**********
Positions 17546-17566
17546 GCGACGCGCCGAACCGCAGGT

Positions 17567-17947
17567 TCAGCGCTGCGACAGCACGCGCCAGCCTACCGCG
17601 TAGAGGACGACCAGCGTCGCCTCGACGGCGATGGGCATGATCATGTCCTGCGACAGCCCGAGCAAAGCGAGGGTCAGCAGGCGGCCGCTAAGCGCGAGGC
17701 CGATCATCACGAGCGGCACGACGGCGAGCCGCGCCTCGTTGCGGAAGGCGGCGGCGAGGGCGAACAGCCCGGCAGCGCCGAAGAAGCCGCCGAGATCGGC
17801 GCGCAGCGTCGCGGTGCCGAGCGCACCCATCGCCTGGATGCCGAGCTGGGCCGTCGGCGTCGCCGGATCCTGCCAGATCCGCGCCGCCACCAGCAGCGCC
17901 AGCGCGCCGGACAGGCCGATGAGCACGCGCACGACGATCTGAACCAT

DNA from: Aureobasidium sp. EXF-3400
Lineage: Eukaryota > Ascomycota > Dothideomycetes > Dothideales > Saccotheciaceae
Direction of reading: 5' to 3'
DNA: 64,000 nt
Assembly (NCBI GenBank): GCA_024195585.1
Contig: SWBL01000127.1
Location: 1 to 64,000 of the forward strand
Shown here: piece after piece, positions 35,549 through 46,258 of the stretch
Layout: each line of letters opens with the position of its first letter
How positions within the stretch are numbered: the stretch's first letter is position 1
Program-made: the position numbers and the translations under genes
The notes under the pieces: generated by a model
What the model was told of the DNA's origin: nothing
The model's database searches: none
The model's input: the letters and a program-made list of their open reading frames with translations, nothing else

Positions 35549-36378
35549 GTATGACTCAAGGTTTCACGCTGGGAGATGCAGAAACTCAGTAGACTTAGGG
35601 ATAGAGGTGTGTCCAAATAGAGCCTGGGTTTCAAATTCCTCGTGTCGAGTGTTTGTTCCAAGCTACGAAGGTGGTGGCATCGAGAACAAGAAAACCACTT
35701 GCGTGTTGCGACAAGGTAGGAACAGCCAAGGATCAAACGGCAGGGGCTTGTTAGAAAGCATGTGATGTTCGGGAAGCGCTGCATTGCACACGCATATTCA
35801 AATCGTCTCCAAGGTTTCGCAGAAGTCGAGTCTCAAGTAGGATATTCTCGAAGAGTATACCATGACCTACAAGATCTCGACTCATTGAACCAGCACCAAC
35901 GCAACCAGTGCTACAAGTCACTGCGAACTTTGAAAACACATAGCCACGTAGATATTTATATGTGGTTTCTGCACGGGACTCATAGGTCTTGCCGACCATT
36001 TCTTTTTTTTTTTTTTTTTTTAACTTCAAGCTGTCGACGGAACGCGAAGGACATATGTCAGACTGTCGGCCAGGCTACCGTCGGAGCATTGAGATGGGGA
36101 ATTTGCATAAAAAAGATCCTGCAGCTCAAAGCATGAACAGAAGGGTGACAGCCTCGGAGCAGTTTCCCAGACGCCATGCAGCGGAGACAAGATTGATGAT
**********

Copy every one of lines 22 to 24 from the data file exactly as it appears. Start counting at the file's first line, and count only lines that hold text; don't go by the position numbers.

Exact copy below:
The model's database searches: none
The model's input: the letters and a program-made list of their open reading frames with translations, nothing else

Positions 35549-36378